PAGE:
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Taoiseach, Health Minister to meet with families impacted by spinal surgery crisis

THE MINISTER FOR Health has said he will meet with patient advocacy groups and families of children impacted by the crisis in paediatric orthopaedic surgery at Temple Street Children’s hospital. 

Stephen Donnelly told the Dáil this evening that the meeting will be held this week alongside Taoiseach Leo Varadkar. 

The HSE has commissioned an external review into elements of paediatric care at Children’s Health Ireland (CHI) at Temple Street following revelations that one child died and others suffered serious complications following spinal surgery there. 

The review, which will be led by Liverpool-based orthopaedics expert Selvadurai Nayagam, arises from very serious concerns identified by CHI since last year in relation to poor surgical outcomes in spinal surgery at Temple Street.

Among the concerns were the use of a certain spinal surgical technique and a significant number of negative post-surgery outcomes, which led to serious complications and in one case the death of a child.

The Health Minister was criticised last week while he was in New York attending UN and World Health Organisation meetings, with some questioning why he did not return to Ireland when the controversy first emerged. 

Addressing the Dáil this evening, Donnelly said there is “full scope” for the terms of reference of an external review into children’s spinal surgeries to be expanded, following input from affected families.

He said: “I want to start by acknowledging the distress and anxiety that this whole episode is causing to the patients themselves involved in these reviews. These are girls and boys, young women and young men and, of course, their parents and their families.”

The minister said he was “absolutely determined” to fully answer legitimate questions of families waiting on services at Temple Street hospital.

The Health Minister also offered his “deepest condolences” to the parents and family of 10-year-old Dollceanna Carter who died last year. Her case file was among 19 examined in the reviews.

Donnelly said no one can be in any doubt of the “incredible loss suffered by all those who loved this beautiful child”.

He said the use of non-CE marked springs as implants has caused great concern, but added that this was among issues which have not yet been fully clarified and investigated in the initial reviews.


Providing a timeline to deputies, Donnelly said his department was notified of two serious patient safety incidents at the hospital in November and that an internal review into surgical outcomes had been initiated.

An external review was also commissioned and this was completed in July.

Both the internal and the external review found that the rates of complication were higher than internationally expected.

Since then, Nayagam has been appointed to lead a further, wider external review which will also consider the use of the springs in three surgeries which were reported by CHI in August.

During a session on the patient-safety concerns, Donnelly was told that “this is one of the most tragic scandals” that politicians had seen.

Sinn Féin health spokesman David Cullinane said: “At the heart of this scandal are 19 children and their families who have been traumatised, who have been harmed, who have been wronged and sadly in one case, a child who has passed away.

“A family which will not be whole again, and many other families who will carry the harm and trauma of what happened to their kids with them for many years to come.”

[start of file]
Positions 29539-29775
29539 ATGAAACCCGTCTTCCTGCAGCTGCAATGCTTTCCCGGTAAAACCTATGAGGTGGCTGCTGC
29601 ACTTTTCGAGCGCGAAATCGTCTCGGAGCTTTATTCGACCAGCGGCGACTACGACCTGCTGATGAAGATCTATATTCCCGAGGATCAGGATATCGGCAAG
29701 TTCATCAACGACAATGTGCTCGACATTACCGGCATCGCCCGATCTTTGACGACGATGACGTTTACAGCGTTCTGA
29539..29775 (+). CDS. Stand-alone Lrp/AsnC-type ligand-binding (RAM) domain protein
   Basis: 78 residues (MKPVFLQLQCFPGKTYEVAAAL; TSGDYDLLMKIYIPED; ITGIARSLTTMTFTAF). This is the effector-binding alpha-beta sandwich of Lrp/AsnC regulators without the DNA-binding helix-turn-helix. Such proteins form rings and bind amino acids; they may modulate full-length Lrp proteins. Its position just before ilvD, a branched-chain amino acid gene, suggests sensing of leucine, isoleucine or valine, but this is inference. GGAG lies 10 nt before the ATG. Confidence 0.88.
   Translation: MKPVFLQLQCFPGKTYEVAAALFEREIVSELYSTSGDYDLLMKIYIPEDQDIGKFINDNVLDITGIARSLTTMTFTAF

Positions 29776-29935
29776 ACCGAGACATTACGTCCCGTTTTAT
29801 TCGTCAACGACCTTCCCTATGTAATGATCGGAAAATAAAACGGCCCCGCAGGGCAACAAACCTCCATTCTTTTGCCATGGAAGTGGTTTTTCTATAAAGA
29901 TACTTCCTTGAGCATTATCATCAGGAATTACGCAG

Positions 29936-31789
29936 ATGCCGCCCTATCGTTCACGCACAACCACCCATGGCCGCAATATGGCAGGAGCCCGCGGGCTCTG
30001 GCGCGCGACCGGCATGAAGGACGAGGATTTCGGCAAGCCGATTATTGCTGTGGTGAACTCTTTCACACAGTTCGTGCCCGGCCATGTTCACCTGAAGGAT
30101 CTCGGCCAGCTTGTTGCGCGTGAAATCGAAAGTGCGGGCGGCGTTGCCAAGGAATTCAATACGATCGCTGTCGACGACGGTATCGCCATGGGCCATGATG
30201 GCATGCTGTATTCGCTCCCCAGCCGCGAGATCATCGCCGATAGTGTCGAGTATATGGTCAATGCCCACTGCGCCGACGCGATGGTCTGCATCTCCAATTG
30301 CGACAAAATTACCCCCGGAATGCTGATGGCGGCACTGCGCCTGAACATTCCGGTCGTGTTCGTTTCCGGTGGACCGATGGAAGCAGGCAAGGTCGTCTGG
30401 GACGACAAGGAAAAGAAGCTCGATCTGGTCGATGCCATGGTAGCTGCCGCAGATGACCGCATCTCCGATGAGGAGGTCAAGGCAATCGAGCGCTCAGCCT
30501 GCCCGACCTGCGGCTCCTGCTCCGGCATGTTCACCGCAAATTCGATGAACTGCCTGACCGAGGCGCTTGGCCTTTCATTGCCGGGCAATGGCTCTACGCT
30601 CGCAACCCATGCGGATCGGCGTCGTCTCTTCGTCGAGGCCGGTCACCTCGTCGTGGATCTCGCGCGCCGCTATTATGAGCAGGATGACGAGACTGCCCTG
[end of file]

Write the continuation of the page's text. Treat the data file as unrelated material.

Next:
Cullinane said these families need to be placed at the centre of the State’s response, criticising the minister for “excluding patient advocates and the parents of children” from the drafting of terms of reference into the review.

‘Failure of the State’

“The failure of the State to properly care for and meet the needs of these children includes pre and after-care, follow-up care and extremely long waiting lists, which allow conditions to get worse and further complications to arise,” he said.

“I do not use the word failure lightly, Minister, but you have to accept that the State has failed those children and their families.

“The acceptance of failure of an unfit system should be your and their starting point. The exclusion of patient advocates from the drafting of the terms of reference of the independent review is a sad indication that this fundamental failure has not been accepted.”

Social Democrats TD Roisín Shortall said it was a “national scandal”.

“It’s a huge issue that needs to be dealt with and we need a timely response to it, not yet another example of putting something into a review and kicking it down the road and my fear is that that’s what’s going to happen,” she said.

Leaders’ Questions

During Leaders’ Questions earlier today, the Taoiseach confirmed that he had invited the “four or possibly five” advocacy group to meet with him and the Health Minister together. 

He said he was keen to meet them and that what they said would be taken on board before any decisions were made in relation to the review.

“I want to once again take this opportunity to acknowledge that this is a cause of great anxiety for a lot of parents, a lot of families and indeed very vulnerable children attending these services,” Varadkar said.

Asked by People Before Profit-Solidarity TD Paul Murphy about extending the review to include other children’s surgery, Varadkar said he was not sure that that was the best approach as it would take “a very long time to do”. 

“This is about spinal surgery… I think if we expand that out to every surgery done by every surgeon in all three major paediatric hospitals, we wouldn’t be coming back here with an answer for perhaps years and I’m not sure that’d be the best approach, but of course, I’m not going to rule it out at this point,” he said.

With additional reporting from PA